Can A Bubble Be A Bubble If Everyone Calls It A Bubble?

The word “bubble” gets thrown around a lot in the financial markets. The definition that investors use for a bubble is often pretty loose as people like to go for the shock value of calling something a bubble. I think it’s important to recognize the difference between overvalued and a bubble. Assets get overvalued all the time. It’s just a normal part of the trading environment. A bubble would be when something gets so excessively valued that it disconnects from the fundamentals of the asset.

The definition of a bubble, according to Investopedia, is as follows:

“Typically, a bubble is created by a surge in asset prices that is driven by exuberant market behavior. During a bubble, assets typically trade at a price, or within a price range, that greatly exceeds the asset’s intrinsic value (the price does not align with the fundamentals of the asset. Bubbles are usually only defined and studied in retrospect after a massive drop in prices occurs.”

And that brings us to today’s topic: are the equity markets today in a bubble? They certainly qualify as overvalued, maybe even excessively valued if you’re measuring things by traditional fundamental metrics.

By almost any widely accepted metric, stocks are at the tip-top of their long-term historical range. Some will argue that the current ulta-low rate environment supports higher stock valuations. That notion has proven to be historically correct, but do current rates support this high of a valuation premium. Perhaps.

SPX P/E Ration and UST10Y YieldSPX P/E Ration and UST10Y Yield

There’s a relatively limited dataset from where the P/E ratio on the S&P 500 gets above 25, but there is definitely an inverse correlation. There’s been no real precedent for when the 10-year yield gets all the way down to 1%, but I think we can draw some inferences.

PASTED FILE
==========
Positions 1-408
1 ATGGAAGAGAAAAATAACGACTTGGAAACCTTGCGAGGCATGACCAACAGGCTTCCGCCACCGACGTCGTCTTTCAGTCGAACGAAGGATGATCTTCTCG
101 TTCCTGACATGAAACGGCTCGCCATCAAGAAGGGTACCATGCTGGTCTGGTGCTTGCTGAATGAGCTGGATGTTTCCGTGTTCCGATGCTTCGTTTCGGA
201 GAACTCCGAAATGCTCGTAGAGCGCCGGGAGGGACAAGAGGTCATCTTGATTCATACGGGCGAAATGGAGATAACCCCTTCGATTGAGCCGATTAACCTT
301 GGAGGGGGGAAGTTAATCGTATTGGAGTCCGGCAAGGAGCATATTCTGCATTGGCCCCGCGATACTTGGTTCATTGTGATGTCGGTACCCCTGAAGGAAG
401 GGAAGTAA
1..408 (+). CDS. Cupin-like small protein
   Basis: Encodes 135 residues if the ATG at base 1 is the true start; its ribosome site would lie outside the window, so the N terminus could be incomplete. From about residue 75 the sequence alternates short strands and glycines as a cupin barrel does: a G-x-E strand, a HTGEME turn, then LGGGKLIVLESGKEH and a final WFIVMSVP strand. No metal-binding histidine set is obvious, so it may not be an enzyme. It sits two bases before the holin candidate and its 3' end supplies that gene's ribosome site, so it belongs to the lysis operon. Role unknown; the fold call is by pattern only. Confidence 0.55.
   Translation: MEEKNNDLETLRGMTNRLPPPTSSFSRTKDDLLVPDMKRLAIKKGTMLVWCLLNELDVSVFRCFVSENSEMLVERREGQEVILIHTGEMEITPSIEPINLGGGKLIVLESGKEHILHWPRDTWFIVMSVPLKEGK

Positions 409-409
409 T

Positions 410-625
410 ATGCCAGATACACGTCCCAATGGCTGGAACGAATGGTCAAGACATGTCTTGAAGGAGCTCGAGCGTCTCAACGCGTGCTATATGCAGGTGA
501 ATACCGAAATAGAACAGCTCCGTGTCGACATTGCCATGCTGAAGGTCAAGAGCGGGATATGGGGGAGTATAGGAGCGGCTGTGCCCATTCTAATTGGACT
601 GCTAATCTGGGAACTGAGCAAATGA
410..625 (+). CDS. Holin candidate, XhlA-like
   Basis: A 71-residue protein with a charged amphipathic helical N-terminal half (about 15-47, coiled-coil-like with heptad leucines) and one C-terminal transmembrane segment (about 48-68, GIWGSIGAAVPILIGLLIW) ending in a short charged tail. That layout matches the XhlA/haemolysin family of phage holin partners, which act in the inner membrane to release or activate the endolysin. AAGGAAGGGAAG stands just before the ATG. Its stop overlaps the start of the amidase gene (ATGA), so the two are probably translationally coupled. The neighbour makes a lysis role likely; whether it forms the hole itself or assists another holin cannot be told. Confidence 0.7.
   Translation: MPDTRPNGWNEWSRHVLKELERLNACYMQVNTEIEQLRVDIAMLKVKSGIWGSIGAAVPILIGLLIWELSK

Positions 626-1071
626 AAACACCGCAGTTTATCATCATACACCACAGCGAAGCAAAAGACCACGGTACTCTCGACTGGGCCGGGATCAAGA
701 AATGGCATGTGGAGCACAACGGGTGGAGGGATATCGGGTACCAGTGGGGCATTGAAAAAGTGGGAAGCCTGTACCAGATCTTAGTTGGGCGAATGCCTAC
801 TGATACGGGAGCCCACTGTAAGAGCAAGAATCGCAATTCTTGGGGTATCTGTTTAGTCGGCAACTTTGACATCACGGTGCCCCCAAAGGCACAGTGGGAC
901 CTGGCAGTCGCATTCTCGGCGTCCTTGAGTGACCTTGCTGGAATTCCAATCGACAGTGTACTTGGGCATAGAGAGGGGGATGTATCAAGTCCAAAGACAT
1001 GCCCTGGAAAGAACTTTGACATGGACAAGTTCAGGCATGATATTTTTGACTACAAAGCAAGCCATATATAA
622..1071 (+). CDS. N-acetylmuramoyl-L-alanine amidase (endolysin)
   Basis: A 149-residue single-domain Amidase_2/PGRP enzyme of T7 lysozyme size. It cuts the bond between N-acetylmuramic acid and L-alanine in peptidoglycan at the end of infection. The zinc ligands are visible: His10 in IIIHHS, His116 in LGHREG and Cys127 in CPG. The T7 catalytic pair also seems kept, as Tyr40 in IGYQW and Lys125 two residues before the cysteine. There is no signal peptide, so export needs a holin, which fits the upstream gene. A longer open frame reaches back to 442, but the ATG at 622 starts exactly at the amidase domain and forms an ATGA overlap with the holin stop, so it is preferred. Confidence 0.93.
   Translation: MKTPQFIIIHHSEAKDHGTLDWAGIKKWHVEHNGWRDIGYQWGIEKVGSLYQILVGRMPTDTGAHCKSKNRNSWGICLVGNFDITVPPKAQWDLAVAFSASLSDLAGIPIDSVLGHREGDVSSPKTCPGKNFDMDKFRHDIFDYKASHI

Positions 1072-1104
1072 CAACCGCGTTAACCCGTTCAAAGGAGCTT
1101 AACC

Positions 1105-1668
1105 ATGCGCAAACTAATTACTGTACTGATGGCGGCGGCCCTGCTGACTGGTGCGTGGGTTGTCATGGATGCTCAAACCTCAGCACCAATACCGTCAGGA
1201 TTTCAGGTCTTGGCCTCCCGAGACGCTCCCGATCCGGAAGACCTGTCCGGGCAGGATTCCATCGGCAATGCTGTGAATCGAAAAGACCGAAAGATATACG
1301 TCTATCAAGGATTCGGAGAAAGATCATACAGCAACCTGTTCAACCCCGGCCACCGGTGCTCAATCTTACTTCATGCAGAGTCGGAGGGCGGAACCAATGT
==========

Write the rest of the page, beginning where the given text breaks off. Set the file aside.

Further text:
When the P/E ratio begins hovering around the 30 area (we’ll exclude the two outliers for now), interest rates have been at or above 4%. Even when interest rates were down around 2%, P/E ratios of up to 25 have been recorded. If the S&P 500’s current P/E is 28 and the forward P/E is 25, is that completely out of line with what we’ve seen in the past? Maybe not. Does this qualify as a bubble even though valuations are way on the high end? I’d say probably not.

To be fair, there are some similarities to, say, the tech bubble crash in the early 2000s. Back then, the parabolic rise in equity prices was being fueled by speculation in companies with negative net incomes and little in the way of revenues. As long as its primary business was in tech or the internet, that was good enough. Of course, we know today that many of those businesses had little chance of long-term viability (Pets.com anyone?) and came crashing back to earth, often resulting in bankruptcy.

We’re some of that same speculation today. IPOs used to, in general, require some degree of success in order to go public. The IPO market is still red hot, but we’re seeing a record low percentage of those IPOs generating a positive net income. The SPAC market has exploded with the purpose of simply raising capital with no formal operations. Certain areas of the market are indeed trading at wild multiples and it’s easy to make the argument that they’re ready to come crashing back down.

Here’s the interesting thing though. We can’t agree if we’re in a bubble or not.

I did a Google search on the term “stock bubble” just today and it’s safe to say that opinions are all over the map.

For example…

Stock Bubble PredictionStock Bubble Prediction

Former hedge fund manager Jim Rogers believes we’re in a bubble right now, but not in all areas of the market. He notes bubble conditions in stocks, bonds and housing, but says there’s still room to run in commodities, such as gold.

Original Article

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